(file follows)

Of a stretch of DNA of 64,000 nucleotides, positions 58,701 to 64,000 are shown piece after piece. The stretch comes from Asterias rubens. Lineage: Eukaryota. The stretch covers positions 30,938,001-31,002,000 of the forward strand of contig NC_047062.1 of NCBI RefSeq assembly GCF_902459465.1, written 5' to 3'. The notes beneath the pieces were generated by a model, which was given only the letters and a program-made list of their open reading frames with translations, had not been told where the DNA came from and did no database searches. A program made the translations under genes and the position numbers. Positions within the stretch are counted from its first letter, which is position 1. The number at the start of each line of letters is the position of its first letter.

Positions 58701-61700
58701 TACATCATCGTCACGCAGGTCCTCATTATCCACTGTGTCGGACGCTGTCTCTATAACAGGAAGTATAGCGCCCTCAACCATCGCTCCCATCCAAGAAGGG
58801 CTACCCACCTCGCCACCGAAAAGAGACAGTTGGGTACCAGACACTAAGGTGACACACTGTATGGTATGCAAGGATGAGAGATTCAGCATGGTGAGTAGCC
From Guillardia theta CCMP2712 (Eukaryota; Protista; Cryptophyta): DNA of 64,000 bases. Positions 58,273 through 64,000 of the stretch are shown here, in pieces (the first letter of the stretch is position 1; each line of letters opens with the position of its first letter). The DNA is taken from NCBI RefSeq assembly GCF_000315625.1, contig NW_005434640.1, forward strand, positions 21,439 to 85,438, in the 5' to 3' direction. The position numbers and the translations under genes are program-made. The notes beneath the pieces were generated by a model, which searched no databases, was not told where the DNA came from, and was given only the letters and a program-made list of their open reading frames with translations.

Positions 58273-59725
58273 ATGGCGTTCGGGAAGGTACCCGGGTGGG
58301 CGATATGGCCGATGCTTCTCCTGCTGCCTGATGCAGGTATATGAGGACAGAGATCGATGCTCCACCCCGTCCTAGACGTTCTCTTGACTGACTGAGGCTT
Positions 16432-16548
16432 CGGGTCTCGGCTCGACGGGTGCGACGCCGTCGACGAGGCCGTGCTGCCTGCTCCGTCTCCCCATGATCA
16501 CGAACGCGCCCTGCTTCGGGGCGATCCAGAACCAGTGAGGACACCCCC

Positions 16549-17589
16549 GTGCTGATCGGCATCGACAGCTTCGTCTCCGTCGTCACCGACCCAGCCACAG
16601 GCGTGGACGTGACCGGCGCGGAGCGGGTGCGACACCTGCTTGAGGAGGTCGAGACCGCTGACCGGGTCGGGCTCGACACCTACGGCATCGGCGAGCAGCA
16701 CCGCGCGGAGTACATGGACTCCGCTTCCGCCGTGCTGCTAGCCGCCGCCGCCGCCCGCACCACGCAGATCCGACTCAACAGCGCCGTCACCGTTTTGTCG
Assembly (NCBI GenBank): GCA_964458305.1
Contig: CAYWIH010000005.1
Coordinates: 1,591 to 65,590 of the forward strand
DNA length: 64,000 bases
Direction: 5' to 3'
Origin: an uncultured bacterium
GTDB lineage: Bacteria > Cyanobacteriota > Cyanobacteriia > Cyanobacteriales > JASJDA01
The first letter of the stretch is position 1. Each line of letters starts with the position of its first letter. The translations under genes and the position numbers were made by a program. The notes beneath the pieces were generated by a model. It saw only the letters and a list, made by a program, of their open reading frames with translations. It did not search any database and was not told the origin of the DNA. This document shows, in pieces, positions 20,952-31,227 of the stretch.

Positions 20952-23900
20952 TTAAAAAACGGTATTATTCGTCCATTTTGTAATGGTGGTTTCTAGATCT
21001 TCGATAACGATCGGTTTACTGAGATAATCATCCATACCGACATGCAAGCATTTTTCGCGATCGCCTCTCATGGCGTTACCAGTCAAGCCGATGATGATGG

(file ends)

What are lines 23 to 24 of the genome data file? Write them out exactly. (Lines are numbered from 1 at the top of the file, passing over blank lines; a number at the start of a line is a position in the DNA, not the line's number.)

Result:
The first letter of the stretch is position 1. Each line of letters starts with the position of its first letter. The translations under genes and the position numbers were made by a program. The notes beneath the pieces were generated by a model. It saw only the letters and a list, made by a program, of their open reading frames with translations. It did not search any database and was not told the origin of the DNA. This document shows, in pieces, positions 20,952-31,227 of the stretch.

Positions 20952-23900